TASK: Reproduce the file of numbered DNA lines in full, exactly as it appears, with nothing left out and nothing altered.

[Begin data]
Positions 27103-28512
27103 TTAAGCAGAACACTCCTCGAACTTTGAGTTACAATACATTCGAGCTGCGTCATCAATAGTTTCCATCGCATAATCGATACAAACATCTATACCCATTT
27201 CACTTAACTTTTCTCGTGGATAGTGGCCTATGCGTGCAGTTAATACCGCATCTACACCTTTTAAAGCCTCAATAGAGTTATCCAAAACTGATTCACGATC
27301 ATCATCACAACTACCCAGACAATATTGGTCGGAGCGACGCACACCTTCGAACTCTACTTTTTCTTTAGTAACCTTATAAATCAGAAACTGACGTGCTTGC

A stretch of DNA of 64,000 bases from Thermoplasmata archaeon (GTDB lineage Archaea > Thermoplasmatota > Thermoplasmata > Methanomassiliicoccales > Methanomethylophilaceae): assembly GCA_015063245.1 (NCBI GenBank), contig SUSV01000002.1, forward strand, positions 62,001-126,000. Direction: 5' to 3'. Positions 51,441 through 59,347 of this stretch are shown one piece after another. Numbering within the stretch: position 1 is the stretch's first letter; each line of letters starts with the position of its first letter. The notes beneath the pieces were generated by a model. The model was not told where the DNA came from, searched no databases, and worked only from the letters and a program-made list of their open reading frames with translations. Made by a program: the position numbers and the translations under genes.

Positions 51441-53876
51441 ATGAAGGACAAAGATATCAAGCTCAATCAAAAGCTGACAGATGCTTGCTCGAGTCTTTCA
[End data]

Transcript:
Positions 27103-28512
27103 TTAAGCAGAACACTCCTCGAACTTTGAGTTACAATACATTCGAGCTGCGTCATCAATAGTTTCCATCGCATAATCGATACAAACATCTATACCCATTT
27201 CACTTAACTTTTCTCGTGGATAGTGGCCTATGCGTGCAGTTAATACCGCATCTACACCTTTTAAAGCCTCAATAGAGTTATCCAAAACTGATTCACGATC
27301 ATCATCACAACTACCCAGACAATATTGGTCGGAGCGACGCACACCTTCGAACTCTACTTTTTCTTTAGTAACCTTATAAATCAGAAACTGACGTGCTTGC

A stretch of DNA of 64,000 bases from Thermoplasmata archaeon (GTDB lineage Archaea > Thermoplasmatota > Thermoplasmata > Methanomassiliicoccales > Methanomethylophilaceae): assembly GCA_015063245.1 (NCBI GenBank), contig SUSV01000002.1, forward strand, positions 62,001-126,000. Direction: 5' to 3'. Positions 51,441 through 59,347 of this stretch are shown one piece after another. Numbering within the stretch: position 1 is the stretch's first letter; each line of letters starts with the position of its first letter. The notes beneath the pieces were generated by a model. The model was not told where the DNA came from, searched no databases, and worked only from the letters and a program-made list of their open reading frames with translations. Made by a program: the position numbers and the translations under genes.

Positions 51441-53876
51441 ATGAAGGACAAAGATATCAAGCTCAATCAAAAGCTGACAGATGCTTGCTCGAGTCTTTCA